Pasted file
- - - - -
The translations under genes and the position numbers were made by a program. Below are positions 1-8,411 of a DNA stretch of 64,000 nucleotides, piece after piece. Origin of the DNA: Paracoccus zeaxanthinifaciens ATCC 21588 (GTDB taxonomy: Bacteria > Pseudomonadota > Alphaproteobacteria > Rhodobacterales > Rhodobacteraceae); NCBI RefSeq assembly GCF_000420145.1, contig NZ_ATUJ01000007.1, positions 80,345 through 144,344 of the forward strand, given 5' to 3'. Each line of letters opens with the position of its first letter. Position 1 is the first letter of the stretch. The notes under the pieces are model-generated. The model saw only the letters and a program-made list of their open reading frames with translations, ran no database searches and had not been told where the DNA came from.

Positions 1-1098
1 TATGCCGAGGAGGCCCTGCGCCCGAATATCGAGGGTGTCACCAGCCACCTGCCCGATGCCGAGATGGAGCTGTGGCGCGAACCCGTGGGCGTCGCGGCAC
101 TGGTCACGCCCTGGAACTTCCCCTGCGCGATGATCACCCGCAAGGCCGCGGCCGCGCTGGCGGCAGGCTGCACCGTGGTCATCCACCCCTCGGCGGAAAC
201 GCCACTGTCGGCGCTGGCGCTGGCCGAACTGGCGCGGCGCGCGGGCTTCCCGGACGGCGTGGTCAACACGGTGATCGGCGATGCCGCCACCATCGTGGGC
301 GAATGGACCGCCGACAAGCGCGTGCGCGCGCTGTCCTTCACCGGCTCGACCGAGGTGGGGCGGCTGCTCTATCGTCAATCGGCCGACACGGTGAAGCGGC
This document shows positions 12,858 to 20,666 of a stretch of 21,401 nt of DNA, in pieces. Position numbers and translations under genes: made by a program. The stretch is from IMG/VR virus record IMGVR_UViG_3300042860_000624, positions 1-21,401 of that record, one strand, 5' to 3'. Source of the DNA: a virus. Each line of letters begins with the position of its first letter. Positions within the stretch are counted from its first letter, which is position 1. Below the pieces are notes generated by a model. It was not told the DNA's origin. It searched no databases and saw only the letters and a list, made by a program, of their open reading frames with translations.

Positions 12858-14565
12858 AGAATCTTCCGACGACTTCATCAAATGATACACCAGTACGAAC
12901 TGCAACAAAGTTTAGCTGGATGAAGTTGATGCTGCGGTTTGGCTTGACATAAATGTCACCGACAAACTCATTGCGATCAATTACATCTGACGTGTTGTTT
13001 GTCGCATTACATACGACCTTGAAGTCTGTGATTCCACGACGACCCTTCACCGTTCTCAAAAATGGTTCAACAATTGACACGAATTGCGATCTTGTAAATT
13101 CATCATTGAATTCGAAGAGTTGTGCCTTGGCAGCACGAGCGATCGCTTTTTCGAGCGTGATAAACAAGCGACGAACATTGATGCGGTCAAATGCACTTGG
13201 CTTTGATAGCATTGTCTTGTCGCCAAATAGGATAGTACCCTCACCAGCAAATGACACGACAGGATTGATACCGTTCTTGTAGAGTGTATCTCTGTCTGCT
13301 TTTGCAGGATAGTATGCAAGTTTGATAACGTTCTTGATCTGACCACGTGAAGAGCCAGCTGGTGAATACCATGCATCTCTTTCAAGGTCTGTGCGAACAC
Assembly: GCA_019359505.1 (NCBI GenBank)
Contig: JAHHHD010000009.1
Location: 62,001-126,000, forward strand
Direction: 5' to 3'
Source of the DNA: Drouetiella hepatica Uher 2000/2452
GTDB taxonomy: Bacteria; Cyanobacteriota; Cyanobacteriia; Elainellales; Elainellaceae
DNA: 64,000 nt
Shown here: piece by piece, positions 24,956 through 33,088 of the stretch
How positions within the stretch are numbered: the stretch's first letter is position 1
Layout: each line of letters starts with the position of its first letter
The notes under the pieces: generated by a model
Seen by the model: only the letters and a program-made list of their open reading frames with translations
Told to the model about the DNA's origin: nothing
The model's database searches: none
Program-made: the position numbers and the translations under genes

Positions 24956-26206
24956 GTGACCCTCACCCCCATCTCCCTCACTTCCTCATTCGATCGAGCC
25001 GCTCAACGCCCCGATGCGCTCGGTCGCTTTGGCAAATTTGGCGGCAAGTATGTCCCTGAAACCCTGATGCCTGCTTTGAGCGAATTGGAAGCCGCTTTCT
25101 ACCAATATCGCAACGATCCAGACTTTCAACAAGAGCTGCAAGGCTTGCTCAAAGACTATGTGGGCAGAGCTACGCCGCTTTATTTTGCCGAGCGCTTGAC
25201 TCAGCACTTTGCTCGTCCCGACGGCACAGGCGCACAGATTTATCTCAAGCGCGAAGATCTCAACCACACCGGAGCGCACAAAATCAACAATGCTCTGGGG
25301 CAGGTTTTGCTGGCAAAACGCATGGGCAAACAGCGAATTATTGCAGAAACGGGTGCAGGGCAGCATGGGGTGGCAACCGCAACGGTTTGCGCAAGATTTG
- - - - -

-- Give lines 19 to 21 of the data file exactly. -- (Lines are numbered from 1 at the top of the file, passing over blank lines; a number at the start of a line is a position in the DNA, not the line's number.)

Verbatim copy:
Source of the DNA: Drouetiella hepatica Uher 2000/2452
GTDB taxonomy: Bacteria; Cyanobacteriota; Cyanobacteriia; Elainellales; Elainellaceae
DNA: 64,000 nt